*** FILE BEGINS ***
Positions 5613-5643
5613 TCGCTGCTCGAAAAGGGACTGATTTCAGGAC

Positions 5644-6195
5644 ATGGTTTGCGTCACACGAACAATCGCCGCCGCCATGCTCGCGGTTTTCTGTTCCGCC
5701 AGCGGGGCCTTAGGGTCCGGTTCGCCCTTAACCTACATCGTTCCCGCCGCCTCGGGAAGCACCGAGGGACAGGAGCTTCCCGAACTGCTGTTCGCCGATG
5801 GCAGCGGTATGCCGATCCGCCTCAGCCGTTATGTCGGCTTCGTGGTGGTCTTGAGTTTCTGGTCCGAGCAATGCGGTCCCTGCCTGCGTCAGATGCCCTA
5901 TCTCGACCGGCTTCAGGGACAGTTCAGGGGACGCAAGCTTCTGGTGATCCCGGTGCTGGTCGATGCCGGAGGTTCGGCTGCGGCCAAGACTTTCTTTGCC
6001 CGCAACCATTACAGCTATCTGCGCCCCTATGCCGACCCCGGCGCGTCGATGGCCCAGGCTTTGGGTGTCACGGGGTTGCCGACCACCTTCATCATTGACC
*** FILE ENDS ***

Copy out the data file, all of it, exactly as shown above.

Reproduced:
Positions 5613-5643
5613 TCGCTGCTCGAAAAGGGACTGATTTCAGGAC

Positions 5644-6195
5644 ATGGTTTGCGTCACACGAACAATCGCCGCCGCCATGCTCGCGGTTTTCTGTTCCGCC
5701 AGCGGGGCCTTAGGGTCCGGTTCGCCCTTAACCTACATCGTTCCCGCCGCCTCGGGAAGCACCGAGGGACAGGAGCTTCCCGAACTGCTGTTCGCCGATG
5801 GCAGCGGTATGCCGATCCGCCTCAGCCGTTATGTCGGCTTCGTGGTGGTCTTGAGTTTCTGGTCCGAGCAATGCGGTCCCTGCCTGCGTCAGATGCCCTA
5901 TCTCGACCGGCTTCAGGGACAGTTCAGGGGACGCAAGCTTCTGGTGATCCCGGTGCTGGTCGATGCCGGAGGTTCGGCTGCGGCCAAGACTTTCTTTGCC
6001 CGCAACCATTACAGCTATCTGCGCCCCTATGCCGACCCCGGCGCGTCGATGGCCCAGGCTTTGGGTGTCACGGGGTTGCCGACCACCTTCATCATTGACC